Candlewick Fire Starters

Learn how to get a blaze going using an inexpensive, homemade fire wick.
By Len McDougall
October/November 2011
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You can use string and paraffin to make an easy fire starter.
PHOTO: FOTOLIA


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As a boy, I often employed the classic woodsman’s trick of using a candle to ignite damp tinder materials. But an entire candle was overkill — all I really needed to get wet tinder flaming was a candlewick that burned hotly for the minute or two needed to create a self-sustaining fire.

My basic “fire wick” is just cotton string that has been saturated with melted paraffin, allowed to cool and harden, and then cut into lengths. (Don’t use synthetic strings — they burn poorly and emit toxic fumes.) Cotton string costs about $2 per roll and can be found in department, hardware and grocery stores. Paraffin is sold in supermarkets for about $1 per pound (look where canning supplies are stocked), or you can melt down candle ends.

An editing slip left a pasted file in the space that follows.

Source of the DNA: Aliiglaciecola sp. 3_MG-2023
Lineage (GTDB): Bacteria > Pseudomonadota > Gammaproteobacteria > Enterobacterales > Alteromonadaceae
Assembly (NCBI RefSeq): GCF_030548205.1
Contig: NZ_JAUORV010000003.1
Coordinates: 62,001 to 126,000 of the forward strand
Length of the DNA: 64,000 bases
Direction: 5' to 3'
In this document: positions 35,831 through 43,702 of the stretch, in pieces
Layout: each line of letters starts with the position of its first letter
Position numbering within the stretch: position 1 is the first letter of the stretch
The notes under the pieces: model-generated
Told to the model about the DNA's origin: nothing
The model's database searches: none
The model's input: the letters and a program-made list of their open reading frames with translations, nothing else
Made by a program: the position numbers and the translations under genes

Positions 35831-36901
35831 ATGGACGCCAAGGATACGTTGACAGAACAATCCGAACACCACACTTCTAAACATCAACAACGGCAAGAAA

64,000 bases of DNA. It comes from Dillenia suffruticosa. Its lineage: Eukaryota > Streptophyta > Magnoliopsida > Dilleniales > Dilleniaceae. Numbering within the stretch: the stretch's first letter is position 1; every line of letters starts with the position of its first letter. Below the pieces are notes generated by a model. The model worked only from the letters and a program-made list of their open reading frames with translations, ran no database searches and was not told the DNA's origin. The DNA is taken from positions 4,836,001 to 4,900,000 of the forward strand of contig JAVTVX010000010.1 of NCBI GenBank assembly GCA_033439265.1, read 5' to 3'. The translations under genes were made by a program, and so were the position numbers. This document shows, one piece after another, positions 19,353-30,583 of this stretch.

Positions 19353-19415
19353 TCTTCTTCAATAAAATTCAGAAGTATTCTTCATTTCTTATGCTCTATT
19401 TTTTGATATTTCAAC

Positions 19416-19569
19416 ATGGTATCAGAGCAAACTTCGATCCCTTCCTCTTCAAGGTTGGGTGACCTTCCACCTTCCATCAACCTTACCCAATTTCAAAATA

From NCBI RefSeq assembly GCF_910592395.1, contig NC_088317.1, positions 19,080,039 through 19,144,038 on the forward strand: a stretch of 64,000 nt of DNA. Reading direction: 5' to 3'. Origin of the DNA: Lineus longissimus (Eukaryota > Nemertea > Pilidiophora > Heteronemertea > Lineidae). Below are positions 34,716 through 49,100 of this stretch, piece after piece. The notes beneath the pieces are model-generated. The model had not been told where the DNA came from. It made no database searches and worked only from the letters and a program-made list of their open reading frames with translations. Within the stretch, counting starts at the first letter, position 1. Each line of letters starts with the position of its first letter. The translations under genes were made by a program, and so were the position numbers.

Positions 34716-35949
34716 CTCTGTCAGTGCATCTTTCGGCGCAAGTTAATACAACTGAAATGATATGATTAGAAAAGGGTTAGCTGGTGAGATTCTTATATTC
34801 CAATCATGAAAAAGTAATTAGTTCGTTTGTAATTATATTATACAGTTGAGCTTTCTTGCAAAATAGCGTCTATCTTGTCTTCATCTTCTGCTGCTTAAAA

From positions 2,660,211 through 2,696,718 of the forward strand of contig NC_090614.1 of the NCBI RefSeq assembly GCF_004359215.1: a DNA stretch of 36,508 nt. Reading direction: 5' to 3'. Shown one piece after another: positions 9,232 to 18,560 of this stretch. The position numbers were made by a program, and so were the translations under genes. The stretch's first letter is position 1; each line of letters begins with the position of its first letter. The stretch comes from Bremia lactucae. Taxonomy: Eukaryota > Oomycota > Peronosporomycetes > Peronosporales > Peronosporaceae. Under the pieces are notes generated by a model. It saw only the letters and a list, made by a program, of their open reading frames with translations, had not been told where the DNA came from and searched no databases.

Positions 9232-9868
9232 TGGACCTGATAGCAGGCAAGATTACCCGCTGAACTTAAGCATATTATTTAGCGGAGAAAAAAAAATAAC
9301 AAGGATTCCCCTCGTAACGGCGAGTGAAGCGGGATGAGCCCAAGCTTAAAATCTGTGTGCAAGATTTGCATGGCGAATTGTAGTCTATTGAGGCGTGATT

To begin, melt paraffin in a double boiler in a ventilated place where there’s no risk of fire. Wear gloves, and never heat the wax to the point of smoking — smoke is a warning that it’s about to catch fire. (If the wax bursts into flames, cover the pot and turn off the heat to contain them.)

To make the fire wicks, lower a length of cotton string into an old saucepan in which a pound of paraffin has been heated to its liquid state. Pluck one end of the paraffin-saturated string from the pot with pliers and lay it out to cool and harden. Stiffened strings can be cut into 2-inch sections and then packaged in waterproof containers.

To use a fire wick, fray one end into a mass that flames at the touch of a match. Lay the lighted fire wick onto a small platform of sticks, add more fire wicks as needed, and slowly build a tipi of pencil-thick dead twigs around its perimeter. Add larger sticks as the fire grows until you’ve achieved a crackling blaze.

Len McDougall
Paradise, Michigan








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